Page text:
King’s Lynn Minster or, to give it its full name, The Priory and Parish Church of St Margaret, is run by “The PCC of St Margaret with St Nicholas and St Edmund” – presumably there were other nearby parishes now amalgamated (I did have a smile that anyone has managed to amalgamate an Edmund!). They are currently in the throws of an £845,000 restoration appeal. Good that this will give better disabled access, typical that the meeting room will not be accessible (why would disabled person ever want to go to a meeting?).
The website is here, and the church is located just up from the Quay – TF 617196. Lynn is a very historic town, and I had arrived on an historic diesel unit, but more of that in the next but one blog. There is a website about the town – here. The Diocese of Norfolk has a website, and produces a free guide to all the historic churches. They are pushing an Open Churches Fortnight (27 July to 12 August). Why can’t all dioceses (including my own) get their act together for the tourist market? – the Derbyshire church visiting website is not as up to date as it needs to be.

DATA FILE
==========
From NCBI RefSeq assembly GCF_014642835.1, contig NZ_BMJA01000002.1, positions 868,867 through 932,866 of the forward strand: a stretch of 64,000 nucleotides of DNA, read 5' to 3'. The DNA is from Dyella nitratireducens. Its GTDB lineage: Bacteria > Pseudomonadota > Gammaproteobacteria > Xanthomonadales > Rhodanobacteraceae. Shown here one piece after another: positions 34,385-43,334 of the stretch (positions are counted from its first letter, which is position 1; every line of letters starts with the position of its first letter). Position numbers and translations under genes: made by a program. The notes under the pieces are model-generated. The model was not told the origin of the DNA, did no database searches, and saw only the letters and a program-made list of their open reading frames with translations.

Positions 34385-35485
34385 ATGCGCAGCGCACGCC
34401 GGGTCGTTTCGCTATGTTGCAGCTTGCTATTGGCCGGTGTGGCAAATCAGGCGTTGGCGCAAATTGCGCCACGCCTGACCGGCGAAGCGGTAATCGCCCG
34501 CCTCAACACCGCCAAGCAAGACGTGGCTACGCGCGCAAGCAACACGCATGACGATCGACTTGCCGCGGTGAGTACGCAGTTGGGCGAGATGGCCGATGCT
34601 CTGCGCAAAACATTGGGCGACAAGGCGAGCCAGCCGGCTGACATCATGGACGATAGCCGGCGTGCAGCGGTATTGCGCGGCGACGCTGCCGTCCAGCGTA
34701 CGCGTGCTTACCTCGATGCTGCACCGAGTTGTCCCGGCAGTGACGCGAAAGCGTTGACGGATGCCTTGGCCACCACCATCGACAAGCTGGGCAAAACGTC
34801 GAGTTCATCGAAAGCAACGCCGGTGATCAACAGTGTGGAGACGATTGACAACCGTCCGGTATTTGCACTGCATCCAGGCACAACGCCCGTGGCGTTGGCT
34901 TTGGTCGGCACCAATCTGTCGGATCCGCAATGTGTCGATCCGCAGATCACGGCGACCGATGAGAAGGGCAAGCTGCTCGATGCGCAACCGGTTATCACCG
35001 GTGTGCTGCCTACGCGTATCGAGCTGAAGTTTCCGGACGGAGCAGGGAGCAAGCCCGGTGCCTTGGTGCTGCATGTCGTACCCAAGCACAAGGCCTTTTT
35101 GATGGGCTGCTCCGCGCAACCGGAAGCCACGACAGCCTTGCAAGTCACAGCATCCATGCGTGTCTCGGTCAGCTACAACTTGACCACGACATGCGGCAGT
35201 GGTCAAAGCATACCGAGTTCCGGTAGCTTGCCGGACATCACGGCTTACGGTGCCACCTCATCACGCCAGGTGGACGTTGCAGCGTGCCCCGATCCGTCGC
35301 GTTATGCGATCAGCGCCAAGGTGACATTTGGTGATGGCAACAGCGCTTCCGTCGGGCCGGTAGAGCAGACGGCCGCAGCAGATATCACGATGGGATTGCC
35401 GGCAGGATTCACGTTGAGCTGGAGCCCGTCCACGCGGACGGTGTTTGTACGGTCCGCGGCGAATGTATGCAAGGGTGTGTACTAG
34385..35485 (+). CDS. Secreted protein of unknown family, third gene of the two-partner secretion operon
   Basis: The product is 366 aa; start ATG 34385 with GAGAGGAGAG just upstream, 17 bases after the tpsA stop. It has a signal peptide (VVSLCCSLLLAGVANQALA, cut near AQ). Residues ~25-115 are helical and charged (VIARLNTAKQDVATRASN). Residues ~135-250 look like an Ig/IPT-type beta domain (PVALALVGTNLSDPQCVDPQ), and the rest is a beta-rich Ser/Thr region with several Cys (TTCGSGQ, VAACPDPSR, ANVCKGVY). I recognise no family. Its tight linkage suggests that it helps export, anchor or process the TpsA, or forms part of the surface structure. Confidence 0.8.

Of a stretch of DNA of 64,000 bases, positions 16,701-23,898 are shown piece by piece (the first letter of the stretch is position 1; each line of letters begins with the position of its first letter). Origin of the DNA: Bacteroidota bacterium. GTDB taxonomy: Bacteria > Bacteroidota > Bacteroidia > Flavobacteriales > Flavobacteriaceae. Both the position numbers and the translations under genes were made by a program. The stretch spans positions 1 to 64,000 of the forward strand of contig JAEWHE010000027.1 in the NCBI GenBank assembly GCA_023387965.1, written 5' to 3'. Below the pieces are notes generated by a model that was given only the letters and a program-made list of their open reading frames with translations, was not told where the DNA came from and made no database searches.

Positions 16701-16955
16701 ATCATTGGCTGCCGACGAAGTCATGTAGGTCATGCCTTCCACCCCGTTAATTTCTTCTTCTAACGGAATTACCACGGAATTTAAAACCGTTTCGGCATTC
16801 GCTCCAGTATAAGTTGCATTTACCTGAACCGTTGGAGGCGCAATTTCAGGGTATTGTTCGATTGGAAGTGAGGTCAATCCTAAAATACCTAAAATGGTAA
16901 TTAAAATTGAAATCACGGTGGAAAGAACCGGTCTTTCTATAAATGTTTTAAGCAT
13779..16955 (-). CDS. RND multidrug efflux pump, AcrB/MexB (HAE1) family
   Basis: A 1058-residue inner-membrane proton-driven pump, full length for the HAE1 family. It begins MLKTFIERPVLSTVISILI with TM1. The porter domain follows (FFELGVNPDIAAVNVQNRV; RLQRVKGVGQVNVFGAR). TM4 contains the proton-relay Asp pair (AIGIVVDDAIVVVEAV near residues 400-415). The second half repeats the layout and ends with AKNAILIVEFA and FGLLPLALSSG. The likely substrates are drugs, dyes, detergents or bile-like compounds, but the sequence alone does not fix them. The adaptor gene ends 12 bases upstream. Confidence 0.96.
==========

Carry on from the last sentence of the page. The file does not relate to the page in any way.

Herbert de Losinga was educated at the Benedictine Abbey of Fécamp, became a monk, became Abbot of Ramsey in 1088 (I used to preach at Ramsey Methodist church many years ago). Then he made it known that if he was appointed to the Bishopric of Norwich he would pay a considerable sum into the King’s Treasury. William Rufus became rich, Pope Paschall II summoned Herbert to Rome to explain himself, he became bishop, and funded Norwich Cathedral and this church before his death in 1119. The guidebook describes him as “resolute, possessing political craftiness and guile and immense energy.” In return for Lynn Minster and Norwich Cathedral, I can forgive!
Most of Lynn was built on land owned by the church. Losinga developed it, and town became known as Lynn Episcopi. Henry VIII changed it to Lynn Regis in 1537. Norwich Cathedral was consecrated in 1101, then work began on Lynn church – it was originally dedicated to “St Margaret of Antioch, St Mary Magdalene and all the Virgin Saints”! The oldest part of the church are the west towers, as the rest of it was rebuilt in the C13. By the C16 it was huge, serving both priory and parish. “Over the years since, it has suffered the effects of storm, battle and road widening.” The NW tower needed rebuilding in the C15, and a spire on the SW tower blew down in 1741 destroying the nave – rebuilding was led by Matthew Brettingham, at that time rebuilding Holkham Hall, and both Robert Walpole and George II gave money for repair (repaying what the Exchequer had received from Herbert?).